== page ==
On the morning of Oct. 29, 2007, plaintiff Raymond Mariolle, 46, a sanitation worker, was driving through Livermore Airport to pick up some garbage when the hub of the right, front tire fractured, causing the tire to become separated from the truck. As a result, the truck’s cab dropped to the pavement and made a sudden stop, causing the suspension and Mariolle’s seat to bottom out. Mariolle subsequently claimed to his lower back from the accident. Mariolle and his wife, Regina Mariolle, (in two separate actions that were later consolidated) sued the manufacturer of the truck’s cab and chassis, Volvo Truck North America Inc.; the manufacturer of the hub, Consolidated Metco Inc.; an affiliated entity of ConMet, Amsted Industries Inc.; and the installer of the body of the garbage truck onto the cab and chassis, Wittke Waste Equipment. They alleged that the defendants defectively designed the truck, breaching the implied warranty of merchantability. They also alleged that Wittke breached the express warranty. Plaintiffs’ counsel contended that when ConMet manufactured the subject hub in 1999, it failed to disclose certain parameters, specifically that it should not be used in high inset conditions. Counsel noted the hub had a rated capacity of 10,000 pounds, which was disclosed, but a maximum inset of 4.75 inches, which the plaintiffs claimed was not disclosed to Volvo and others that purchased the hubs. Volvo installed the hub to the cab and chassis of the subject truck in 2001 and, in 2003, the body of the garbage truck was installed by Wittke. In late 2003, ConMet began receiving increasing warranty returns for the hubs, which were failing. ConMet claimed it called a Volvo senior project engineer in March 2004, informing him that the hubs should either be used with a low inset, and that if it exceeded the limit, the rated capacity should be lowered to 8,000 pounds. Plaintiffs’ counsel argued that despite the warning from ConMet, there was no recall, notice to customers or users of the trucks, or determination made as to which vehicles may be using the hubs. Instead, Volvo only stopped using the subject hubs (in high inset conditions) from that point on, counsel contended. Plaintiffs’ counsel further argued that the defendants had notice of the roughly 25,000 hubs that were fitted to their vehicles, but did not issue any warning whatsoever. Mr. Mariolle claimed that, as such, he was injured when the hub on his truck fractured. In addition, plaintiffs’ counsel argued that Wittke was negligent for installing a third axle to the rear of the truck, which redistributed 1,990 excess pounds of weight to the front axle when the truck was fully loaded. Thus, counsel contended that the extra weight contributed to the hub fracture and subsequent accident by increasing the weight of the front axle past its rated capacity. Volvo contended that while its senior project engineer received a call from ConMet in March 2004 about the hubs, the call did not constitute as notice because ConMet was supposed to call Volvo’s notice department, and not a senior project engineer. Counsel for all of the defendants argued that Mr. Mariolle’s employer, Waste Management Co., was at fault for failing to maintain its vehicle and failing to inspect the subject hub on a regular basis. Defense counsel also disputed the percentage of responsibility of each defendant for causing the overloading of the hubs., Mr. Mariolle continued his shift on the date of loss, but later in the day he complained of severe lower back pain, radiating down to his legs, and went to the emergency room. He eventually underwent an MRI that revealed a bulging lumbar disc at L4-5, spondylolisthesis and disruption of the facets. He initially treated with physical therapy, chiropractic care, decompression treatment and pain medication. Mr. Mariolle returned to work 10 months after the accident, but was unable to drive the truck while on pain medication and was eventually shifted to limited duty. However, it was ultimately determined that he could no longer perform the job functions of a sanitation worker and he went on disability leave in August 2010. In December 2010, Mr. Mariolle underwent a laminotomy of his lower back, which failed, resulting in him undergoing a laminectomy. However, the second procedure caused him to develop a cerebrospinal fluid leak, resulting in another surgery to repair the leak in January 2011. Mr. Mariolle then followed up with further pain medication, decompression treatment and comprehensive pain management. Despite the surgeries and other treatment, Mr. Mariolle claimed that he still deals with constant, debilitating lower back pain, which has restricted all of his daily functions and activities. Specifically, he alleged that he cannot sleep for more than a few hours at a time, has severe trouble walking and can no longer engage in an active lifestyle with his sons. He further claimed that he still requires a multi-level fusion surgery for his lower back and future attendant care. Thus, Mr. Mariolle asked the jury to award $2.2 million in total economic damages and $14 million in damages for his past and future pain and suffering. His wife sought recovery of $2 million in damages for her loss of consortium. Defense counsel argued that Mr. Mariolle had non-symptomatic degenerative changes, which were aggravated by the subject accident, and that the accident caused no new injury. Counsel contended that Mr. Mariolle developed a lower back condition from being a sanitation worker for over 23 years and that his and damages were unrelated to the accident in question. Thus, defense counsel argued that the onset of the plaintiff’s lower back symptoms in relation to the accident was a mere coincidence. Mr. Mariolle countered that he had no prior history of back complaints before the subject accident and that non-symptomatic degenerative changes were common for any person his age. In addition, plaintiffs’ counsel called the defense’s original medical examiner, an orthopedic surgeon, who agreed that Mr. Mariolle was rendered 100 percent disabled as a result of the accident.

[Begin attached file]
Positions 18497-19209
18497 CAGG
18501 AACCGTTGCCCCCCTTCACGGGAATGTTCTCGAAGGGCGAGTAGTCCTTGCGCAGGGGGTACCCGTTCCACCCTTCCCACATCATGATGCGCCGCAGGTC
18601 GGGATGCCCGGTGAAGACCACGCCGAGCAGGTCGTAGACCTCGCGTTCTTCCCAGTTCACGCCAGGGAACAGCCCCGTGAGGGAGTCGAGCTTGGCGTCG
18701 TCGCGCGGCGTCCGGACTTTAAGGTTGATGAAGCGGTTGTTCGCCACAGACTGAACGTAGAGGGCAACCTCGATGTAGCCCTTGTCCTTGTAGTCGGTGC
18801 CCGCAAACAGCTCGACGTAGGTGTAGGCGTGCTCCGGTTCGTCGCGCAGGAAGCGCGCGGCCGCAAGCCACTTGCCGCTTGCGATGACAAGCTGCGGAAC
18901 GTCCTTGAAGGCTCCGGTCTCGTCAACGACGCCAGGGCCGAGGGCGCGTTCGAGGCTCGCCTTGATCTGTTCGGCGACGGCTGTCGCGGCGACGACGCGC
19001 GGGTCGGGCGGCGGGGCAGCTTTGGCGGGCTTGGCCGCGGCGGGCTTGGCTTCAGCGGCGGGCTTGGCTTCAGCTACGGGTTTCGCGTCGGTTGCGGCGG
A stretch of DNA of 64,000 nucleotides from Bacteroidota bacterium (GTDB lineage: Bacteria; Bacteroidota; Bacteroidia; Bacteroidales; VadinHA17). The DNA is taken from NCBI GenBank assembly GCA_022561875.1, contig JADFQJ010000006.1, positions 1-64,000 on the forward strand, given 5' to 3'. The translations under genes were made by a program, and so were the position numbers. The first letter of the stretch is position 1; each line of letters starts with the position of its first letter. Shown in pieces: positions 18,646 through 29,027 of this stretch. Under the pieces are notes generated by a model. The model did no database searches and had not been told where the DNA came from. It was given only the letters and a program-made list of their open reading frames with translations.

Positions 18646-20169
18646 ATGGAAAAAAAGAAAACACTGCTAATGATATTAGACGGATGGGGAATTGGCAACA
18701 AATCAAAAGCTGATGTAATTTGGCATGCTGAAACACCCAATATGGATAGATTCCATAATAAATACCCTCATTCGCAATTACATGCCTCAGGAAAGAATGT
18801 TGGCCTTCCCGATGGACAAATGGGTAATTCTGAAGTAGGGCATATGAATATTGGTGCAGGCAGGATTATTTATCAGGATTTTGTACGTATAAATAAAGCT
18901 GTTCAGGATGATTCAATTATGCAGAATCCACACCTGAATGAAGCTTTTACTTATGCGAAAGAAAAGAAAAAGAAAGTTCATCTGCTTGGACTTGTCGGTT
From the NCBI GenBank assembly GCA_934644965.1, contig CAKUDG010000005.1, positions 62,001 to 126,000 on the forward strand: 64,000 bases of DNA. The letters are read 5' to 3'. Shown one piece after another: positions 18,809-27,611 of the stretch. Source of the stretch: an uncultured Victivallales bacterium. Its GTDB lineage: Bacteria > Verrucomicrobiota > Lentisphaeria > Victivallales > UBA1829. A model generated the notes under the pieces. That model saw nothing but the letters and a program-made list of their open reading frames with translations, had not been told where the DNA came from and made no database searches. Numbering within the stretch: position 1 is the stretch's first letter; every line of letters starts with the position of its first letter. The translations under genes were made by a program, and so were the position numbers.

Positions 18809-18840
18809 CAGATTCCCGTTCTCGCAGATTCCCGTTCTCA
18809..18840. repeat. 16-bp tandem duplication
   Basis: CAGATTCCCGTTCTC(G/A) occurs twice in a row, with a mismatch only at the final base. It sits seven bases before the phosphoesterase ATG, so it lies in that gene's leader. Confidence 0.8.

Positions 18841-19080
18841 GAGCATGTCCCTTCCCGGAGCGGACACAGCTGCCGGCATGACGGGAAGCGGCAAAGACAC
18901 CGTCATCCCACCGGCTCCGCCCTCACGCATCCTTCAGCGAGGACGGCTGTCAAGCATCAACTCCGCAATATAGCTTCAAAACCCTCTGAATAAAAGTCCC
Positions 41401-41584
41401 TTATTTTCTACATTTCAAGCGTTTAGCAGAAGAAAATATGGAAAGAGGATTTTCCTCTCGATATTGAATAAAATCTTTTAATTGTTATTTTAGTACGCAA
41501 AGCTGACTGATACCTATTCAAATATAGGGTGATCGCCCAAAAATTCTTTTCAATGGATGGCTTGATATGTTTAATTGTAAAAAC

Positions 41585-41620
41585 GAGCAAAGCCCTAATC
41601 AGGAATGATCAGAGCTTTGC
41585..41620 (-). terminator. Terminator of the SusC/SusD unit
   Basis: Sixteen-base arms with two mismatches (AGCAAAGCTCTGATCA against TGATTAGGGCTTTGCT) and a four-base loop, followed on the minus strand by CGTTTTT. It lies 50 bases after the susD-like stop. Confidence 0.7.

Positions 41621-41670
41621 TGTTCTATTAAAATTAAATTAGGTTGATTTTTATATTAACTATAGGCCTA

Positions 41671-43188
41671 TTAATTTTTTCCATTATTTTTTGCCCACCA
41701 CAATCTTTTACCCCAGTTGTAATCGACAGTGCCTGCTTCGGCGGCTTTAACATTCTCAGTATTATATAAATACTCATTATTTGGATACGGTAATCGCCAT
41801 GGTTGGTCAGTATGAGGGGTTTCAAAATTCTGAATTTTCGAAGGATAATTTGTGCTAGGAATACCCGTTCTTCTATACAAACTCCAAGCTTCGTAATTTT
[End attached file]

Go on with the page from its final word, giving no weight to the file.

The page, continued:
United States District Court, Northern District, San Francisco, CA